Whether they’re broadcast, digitized or printed on paper, the latest medical studies are a hot topic because they often address answers to serious health questions that have threatened our lives or impaired our ability to function for years.

But not all studies are created equal. And some types of studies are more likely than others to lend themselves to misinterpretation or even outright manipulation of their results. “Peer review”—whether a study has been published in a peer-reviewed medical journal—is another important measure of a study’s quality. Plenty of studies, including randomized controlled trials (see below), aren’t of good enough quality to get published in a high-quality, peer-reviewed journal. That’s why it’s important to know which types of studies are most likely to produce useful advice. Here’s how to figure that out…

Randomized placebo-controlled trials. The “gold standard” of medical studies is one in which researchers gather a group of individuals with the same health issue, then randomly assign them to one of two groups. One group will be the “control,” and receive a placebo or the current standard treatment. The other group will receive a treatment that the researchers want to test. While many studies establish an association between two factors, a randomized placebo-controlled trial can actually determine what caused something to happen.

The key words to look for in these studies are “randomized,” which means people were assigned randomly to one group or another, and “double-blind,” which means that neither the study participants nor the researchers knew who was receiving which treatment. A study that’s both randomized and double-blind prevents researchers from stacking the deck and delivering a result that’s been influenced by an outside source such as a pharmaceutical manufacturer.

Studies that show an association. Given the cost, logistics and ethical standards required for a “gold-standard” study, researchers frequently use another type of study in which people with the same health issue are divided into two groups. But instead of receiving either a fake treatment or a real one doctors want to test, the researchers simply watch both groups for an extended period of time, keep track of how they fare, then note any common threads that seem to lead to either a good or a bad outcome. This type of study cannot establish what actually caused something to happen, but it can suggest an association between various factors in something like a flu epidemic—an event in which doctors need to move quickly before the infection spreads. An example of this type of study was reported on in Bottom Line’s article “Finally, an Early Warning Sign of Pancreatic Cancer.”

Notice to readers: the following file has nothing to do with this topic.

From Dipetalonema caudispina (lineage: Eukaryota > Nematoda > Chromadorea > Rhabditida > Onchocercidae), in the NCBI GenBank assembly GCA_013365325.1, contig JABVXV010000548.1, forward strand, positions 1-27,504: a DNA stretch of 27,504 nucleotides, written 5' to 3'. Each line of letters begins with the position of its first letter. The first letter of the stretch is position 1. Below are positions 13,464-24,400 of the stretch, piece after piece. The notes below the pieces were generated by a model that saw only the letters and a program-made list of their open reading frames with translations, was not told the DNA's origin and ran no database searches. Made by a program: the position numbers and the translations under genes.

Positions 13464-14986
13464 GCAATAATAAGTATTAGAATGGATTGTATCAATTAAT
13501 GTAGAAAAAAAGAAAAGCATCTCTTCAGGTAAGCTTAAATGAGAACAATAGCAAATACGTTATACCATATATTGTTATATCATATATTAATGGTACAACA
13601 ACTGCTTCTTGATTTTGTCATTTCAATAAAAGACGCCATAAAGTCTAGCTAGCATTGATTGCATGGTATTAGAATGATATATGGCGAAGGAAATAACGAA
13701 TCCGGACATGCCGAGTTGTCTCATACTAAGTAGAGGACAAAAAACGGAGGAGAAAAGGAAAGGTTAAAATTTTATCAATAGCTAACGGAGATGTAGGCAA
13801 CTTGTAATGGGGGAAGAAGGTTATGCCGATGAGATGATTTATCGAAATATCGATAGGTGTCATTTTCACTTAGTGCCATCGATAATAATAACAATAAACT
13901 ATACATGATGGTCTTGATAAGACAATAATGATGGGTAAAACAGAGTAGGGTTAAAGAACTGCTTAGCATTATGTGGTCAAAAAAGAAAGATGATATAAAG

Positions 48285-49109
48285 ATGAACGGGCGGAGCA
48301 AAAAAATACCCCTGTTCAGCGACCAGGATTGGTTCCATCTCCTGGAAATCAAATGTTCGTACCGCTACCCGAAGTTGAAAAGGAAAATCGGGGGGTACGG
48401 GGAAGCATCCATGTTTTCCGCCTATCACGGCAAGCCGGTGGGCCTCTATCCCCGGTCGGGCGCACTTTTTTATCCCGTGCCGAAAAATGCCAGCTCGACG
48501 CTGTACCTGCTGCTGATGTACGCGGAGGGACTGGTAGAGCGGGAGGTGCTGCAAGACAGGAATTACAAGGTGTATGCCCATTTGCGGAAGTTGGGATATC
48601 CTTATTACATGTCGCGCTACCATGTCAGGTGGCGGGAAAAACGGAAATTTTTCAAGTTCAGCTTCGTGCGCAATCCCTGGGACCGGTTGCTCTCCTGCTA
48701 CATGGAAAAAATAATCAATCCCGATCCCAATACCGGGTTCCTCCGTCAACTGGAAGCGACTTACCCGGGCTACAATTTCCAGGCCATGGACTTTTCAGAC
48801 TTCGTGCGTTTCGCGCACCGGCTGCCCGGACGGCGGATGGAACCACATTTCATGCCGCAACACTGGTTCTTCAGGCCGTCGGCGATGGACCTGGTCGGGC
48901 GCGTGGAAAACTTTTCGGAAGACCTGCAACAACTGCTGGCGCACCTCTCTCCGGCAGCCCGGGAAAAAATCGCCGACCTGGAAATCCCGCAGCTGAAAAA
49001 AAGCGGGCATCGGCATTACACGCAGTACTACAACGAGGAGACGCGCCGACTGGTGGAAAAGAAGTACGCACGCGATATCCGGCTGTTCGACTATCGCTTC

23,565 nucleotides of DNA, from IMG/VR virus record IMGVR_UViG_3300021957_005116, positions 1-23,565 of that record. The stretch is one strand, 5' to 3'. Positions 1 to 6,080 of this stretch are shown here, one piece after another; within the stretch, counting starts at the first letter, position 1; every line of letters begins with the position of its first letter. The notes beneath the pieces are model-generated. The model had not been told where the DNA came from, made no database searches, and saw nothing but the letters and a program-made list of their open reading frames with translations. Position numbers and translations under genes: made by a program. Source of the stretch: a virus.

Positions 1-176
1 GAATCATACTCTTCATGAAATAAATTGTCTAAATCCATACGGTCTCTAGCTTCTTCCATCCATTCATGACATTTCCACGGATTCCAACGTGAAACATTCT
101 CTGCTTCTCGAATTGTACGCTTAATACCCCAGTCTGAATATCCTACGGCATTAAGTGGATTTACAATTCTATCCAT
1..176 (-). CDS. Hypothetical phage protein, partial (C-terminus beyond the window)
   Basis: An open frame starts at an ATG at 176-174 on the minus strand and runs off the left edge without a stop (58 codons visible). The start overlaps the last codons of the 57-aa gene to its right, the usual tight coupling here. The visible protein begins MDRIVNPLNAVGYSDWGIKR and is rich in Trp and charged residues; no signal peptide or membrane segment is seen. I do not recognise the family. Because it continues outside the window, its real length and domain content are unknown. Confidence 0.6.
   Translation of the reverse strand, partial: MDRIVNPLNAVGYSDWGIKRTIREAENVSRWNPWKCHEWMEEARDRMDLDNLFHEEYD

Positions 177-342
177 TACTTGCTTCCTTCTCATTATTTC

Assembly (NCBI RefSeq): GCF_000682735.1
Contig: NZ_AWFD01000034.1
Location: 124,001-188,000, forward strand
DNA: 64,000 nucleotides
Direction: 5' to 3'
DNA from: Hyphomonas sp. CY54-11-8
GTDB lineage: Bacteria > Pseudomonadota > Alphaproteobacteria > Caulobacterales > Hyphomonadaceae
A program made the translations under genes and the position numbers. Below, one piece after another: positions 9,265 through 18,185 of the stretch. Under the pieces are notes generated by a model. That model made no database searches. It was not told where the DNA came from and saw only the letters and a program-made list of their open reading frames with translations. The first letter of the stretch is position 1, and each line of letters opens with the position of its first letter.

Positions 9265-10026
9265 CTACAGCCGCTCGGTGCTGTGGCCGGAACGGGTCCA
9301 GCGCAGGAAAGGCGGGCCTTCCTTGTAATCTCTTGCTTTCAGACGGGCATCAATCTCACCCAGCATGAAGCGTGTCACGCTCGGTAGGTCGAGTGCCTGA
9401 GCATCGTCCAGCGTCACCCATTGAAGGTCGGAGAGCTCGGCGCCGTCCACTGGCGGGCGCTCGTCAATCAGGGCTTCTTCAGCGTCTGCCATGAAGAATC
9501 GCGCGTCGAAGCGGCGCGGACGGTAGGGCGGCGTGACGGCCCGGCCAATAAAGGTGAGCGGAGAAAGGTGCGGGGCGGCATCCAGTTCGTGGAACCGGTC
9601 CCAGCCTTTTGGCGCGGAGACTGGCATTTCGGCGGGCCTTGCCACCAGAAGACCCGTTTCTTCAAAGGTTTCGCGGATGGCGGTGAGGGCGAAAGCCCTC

Meta-analyses and systemic reviews. Researchers often like to develop studies in which they survey all the studies on a given topic. A systemic review is typically just a survey of good existing literature on a topic. A meta-analysis, on the other hand, actually analyzes the existing data from the included studies to create a new analysis. Meta-analysis studies are particularly useful at helping doctors figure out what’s causing a particular illness. Bottom Line’s article “Delirium Danger” is a good example of a meta-analysis study.

Avoid the all-inclusive package. An “ecological study” is the wolf-in-sheep’s-clothing of medical research. It may look as though it watches two groups of individuals set up by researchers and discovers a relationship, but it doesn’t. Instead it uses specific data gathered from individuals, but then compares it to a diverse and miscellaneous group of people, looks for an association, and then announces its “findings.” Consider, as a topic example, the relationship between meat consumption and colon cancer. If a study simply compares national colon cancer rates and national averages of meat consumption, there is no way to know if the individuals eating more meat are the same as those more likely to develop cancer. And without that information, the study isn’t all that helpful—except to suggest that further, more specific research is necessary. This type of study should be treated with strong skepticism.

The bottom line for consumers of health news? Always ask questions. While not every study published in a medical journal will be solid gold, many can raise important discussion points worth talking over with your doctor.

For more on interpreting headlines, check out “Are You Reading Too Much into Research Studies?

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